Critical writer Kakwenza Rukirabashaija currently held at Kitalya prison, has told the leader of opposition, Mathias Mpuuga that one of the torture sessions required him to stay awake and dance nonstop as soldiers hurled insults and beat him up.
This was revealed by Mpuuga after he visited Kakwenza at Kitalya prison on Monday.’
“His finger nails have patches of blood caused by injuries he sustained during the torture sessions. He told me that the soldiers used a pair of pliers to pluck his finger nails and other body parts before being made to dance nonstop throughout the day and night,” Mpuuga said.
Mpuuga said the critical writer, who is also the PEN Prize International writer of courage, is healing but his body is full of scars, adding that some of them depict the magnitude of the torture the writer went through.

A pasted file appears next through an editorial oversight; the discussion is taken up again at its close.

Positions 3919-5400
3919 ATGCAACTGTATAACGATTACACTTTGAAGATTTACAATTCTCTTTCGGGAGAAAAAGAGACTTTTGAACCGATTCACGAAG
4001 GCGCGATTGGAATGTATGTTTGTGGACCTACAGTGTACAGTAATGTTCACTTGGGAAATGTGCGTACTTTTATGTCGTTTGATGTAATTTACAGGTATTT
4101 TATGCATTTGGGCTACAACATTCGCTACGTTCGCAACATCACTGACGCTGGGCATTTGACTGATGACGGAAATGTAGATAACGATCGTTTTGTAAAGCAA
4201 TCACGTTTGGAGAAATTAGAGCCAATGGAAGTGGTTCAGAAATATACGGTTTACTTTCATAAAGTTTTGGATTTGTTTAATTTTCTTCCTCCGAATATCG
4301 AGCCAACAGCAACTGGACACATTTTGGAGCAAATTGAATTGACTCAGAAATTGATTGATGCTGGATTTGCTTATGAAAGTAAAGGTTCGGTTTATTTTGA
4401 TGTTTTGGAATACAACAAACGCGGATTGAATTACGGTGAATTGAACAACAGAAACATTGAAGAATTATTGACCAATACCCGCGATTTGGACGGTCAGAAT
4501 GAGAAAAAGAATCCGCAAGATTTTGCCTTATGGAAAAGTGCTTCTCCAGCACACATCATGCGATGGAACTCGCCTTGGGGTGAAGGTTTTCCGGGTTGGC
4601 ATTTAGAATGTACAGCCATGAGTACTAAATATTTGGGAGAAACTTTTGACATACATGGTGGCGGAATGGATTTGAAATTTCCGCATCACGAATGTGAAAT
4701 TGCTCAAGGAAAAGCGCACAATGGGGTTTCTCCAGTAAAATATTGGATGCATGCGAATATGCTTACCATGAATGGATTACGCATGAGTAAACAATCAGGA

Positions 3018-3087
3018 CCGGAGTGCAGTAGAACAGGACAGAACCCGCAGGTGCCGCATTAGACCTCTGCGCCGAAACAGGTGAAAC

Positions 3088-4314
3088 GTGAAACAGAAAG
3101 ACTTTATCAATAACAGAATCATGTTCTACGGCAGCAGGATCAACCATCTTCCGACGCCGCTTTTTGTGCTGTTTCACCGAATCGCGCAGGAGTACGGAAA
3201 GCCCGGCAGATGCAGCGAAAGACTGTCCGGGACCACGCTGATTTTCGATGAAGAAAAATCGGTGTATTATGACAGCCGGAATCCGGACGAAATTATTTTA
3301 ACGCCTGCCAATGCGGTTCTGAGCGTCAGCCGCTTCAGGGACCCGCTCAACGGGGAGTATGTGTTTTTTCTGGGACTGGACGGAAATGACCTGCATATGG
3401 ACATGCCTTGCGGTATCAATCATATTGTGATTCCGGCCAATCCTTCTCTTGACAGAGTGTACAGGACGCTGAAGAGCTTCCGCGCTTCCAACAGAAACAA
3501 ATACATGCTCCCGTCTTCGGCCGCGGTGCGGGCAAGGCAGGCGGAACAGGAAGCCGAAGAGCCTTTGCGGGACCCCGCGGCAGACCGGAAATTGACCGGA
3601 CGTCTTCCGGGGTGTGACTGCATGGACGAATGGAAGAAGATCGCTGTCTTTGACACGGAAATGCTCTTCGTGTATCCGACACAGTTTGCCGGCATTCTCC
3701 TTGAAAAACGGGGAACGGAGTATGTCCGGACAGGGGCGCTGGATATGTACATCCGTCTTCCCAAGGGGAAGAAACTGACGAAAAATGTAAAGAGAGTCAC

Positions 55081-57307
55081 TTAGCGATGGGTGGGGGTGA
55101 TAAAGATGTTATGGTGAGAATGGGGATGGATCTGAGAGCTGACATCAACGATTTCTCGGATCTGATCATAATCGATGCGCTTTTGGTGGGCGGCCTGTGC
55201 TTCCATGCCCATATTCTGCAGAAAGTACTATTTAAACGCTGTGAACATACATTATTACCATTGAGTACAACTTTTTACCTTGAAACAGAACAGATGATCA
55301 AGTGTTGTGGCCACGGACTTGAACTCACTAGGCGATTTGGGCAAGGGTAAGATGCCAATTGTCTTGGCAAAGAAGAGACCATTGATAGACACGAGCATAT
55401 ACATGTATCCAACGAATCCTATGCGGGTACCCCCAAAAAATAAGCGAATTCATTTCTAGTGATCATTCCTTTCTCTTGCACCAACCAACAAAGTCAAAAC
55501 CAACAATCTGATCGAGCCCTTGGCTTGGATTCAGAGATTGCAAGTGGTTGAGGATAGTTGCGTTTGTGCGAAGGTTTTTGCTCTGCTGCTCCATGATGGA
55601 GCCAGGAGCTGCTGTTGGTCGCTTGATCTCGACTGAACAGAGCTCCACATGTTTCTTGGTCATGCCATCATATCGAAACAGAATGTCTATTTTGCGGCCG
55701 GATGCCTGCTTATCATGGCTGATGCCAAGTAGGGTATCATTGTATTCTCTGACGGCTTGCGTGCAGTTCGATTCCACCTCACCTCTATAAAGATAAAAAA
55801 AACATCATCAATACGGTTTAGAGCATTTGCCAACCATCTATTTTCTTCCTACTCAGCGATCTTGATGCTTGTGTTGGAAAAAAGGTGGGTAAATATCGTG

“Healing scars and other marks of torture covered his body as he slightly limped into the room where I was seated. He lowered his yellow mask to smile at me but I read pain written all over his face,” Mpuuga said.
Mpuuga said if Uganda was a different country, the commander of Land Forces, Lt Gen Muhoozi Kainerugaba would either resign or be arrested with his accomplices for allegedly “ordering the torture” of the poetical activist Kakwenza.
The writer is battling charges related to offensive communication contrary to section 25 of the Computer Misuse Act 2011 for allegedly abusing Muhoozi on social media.
“If you share his experience you get to understand how mankind can develop an immoral instinct against others. You cannot believe in this time and era, a government soldier can without an iota of shame torture a citizen and get away with it,” he told the Nile Post.
Mpuuga said the citizens must stand up on their feet and reject this level of impunity, noting that they cannot go on as they look on because anybody can anytime be subjected to such a kind of situation.
A medical report by the Uganda Prisons Services confirmed that Kakwenza had been tortured following his arrest and detention by security agencies.
Uganda Human Rights Commission also said that they had seen scars and signs of torture on Kakwenza’s body.